RFID technology has improved and continues to evolve into smaller, less expensive formats, lending itself to be used for part verification if change part methods are used. 

Digital counters with feedback can be used in conjunction with manual adjustments to verify all changeover points are set to the correct position. 

Smart motors can be used to automatically adjust changeover points and provide a more cost-effective approach to push-
button changeover.  

These new technologies provide manufacturers with multiple changeover solutions to match their methodology and budget restrictions. Identified below are three levels of changeover capabilities manufacturers should inquire about when seeking new cartoning technology from a secondary packaging equipment provider.

Standard Changeover

  • Battery-powered electronic counters on rotary adjustment devices
  • Kipp handle & scale manual adjustment devices for all other settings
  • Tool-less product change parts
  • Calibration sheets supplied for each SKU/carton size

Semi-Automatic Validated Changeover

  • All set points are validated, ensuring vertical start-up
  • Electronic digital counters with feedback on existing rotary adjustment devices and electronic operator verification on kipp handle & scale adjustment devices
  • RFID technology for verification of carton sizes listed above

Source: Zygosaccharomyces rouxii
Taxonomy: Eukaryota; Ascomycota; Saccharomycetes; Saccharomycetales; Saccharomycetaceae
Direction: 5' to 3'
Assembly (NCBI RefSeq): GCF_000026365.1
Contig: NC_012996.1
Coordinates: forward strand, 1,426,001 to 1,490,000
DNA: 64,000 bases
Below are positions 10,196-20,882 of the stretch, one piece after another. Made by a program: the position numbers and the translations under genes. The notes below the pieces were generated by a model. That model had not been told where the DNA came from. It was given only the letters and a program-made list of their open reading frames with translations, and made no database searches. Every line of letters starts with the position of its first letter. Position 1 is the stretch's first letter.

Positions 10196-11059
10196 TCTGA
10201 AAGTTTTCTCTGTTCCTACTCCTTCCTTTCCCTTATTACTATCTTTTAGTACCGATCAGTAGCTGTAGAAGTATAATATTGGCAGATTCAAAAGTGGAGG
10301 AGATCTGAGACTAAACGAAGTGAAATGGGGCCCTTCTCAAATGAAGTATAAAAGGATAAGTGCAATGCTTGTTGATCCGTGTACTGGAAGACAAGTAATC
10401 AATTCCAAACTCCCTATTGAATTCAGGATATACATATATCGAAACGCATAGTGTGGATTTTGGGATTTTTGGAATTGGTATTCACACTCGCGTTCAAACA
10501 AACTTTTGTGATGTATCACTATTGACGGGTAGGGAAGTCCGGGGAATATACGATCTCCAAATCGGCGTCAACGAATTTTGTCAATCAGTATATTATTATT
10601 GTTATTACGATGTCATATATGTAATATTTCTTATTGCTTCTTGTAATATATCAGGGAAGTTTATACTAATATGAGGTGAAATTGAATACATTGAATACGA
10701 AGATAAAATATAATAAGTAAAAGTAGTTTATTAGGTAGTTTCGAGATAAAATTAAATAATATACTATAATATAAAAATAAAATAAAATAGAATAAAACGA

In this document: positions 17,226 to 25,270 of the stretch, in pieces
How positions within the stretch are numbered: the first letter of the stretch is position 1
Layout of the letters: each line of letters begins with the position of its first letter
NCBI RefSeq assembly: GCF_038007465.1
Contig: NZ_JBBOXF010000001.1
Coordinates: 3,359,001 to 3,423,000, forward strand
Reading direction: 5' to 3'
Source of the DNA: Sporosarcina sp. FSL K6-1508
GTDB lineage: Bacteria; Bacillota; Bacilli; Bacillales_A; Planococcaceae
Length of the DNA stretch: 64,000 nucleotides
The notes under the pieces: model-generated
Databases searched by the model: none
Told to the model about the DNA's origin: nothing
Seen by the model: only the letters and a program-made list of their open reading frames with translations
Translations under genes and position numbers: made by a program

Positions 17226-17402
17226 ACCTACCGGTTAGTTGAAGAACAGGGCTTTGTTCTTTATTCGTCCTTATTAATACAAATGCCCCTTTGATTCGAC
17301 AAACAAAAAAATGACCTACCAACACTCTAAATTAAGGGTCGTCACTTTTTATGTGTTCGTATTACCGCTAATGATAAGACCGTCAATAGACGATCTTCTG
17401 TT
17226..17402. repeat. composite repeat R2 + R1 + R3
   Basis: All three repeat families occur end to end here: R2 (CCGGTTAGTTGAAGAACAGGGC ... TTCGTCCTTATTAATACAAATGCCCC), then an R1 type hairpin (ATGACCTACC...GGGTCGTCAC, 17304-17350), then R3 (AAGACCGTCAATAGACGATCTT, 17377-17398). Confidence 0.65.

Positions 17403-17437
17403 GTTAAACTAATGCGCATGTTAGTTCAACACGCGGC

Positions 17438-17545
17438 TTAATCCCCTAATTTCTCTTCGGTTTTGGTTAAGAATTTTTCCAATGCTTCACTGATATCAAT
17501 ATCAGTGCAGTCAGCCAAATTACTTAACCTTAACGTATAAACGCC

• Includes mobile HMI tablet for manual verification points, as well as redundant machine control
  • Calibration sheets supplied for each SKU/carton size

Automatic Validated Changeover  

  • All set points are set automatically through the machine controller, reducing changeover time and ensuring vertical 
  • start-up (still requires product change parts)
  • Smart motors added to existing rotary adjustment devices and select linear adjustments for automatic changes
  • The linear adjustments will have feedback to the PLC, removing the need for touch-to-verify feature on the handheld HMI
  • RFID technology for verification of carton sizes listed above
  • Includes mobile HMI tablet for redundant machine control

R.A JONES offers standard changeover, semi-automatic and automatic validated changeover solutions for a variety of new cartoning equipment. The company is a global leader in the design and manufacture of primary and secondary packaging machinery for the food, pharmaceutical, dairy and consumer goods industries. R.A JONES is a part of Coesia, a group of innovation-based industrial and packaging solutions companies operating globally and headquartered in Bologna, Italy.

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The Need for Speed

Tri-seal carton packaging gets speed from robotics.

The integration of robotics with packaging equipment is certainly not new, but using robotics with a cartoner is. By integrating robotics into a cartoner, manufacturers can achieve more consistent, high-quality cartons and more accurate product placements in the cartons at higher speeds with less downtime.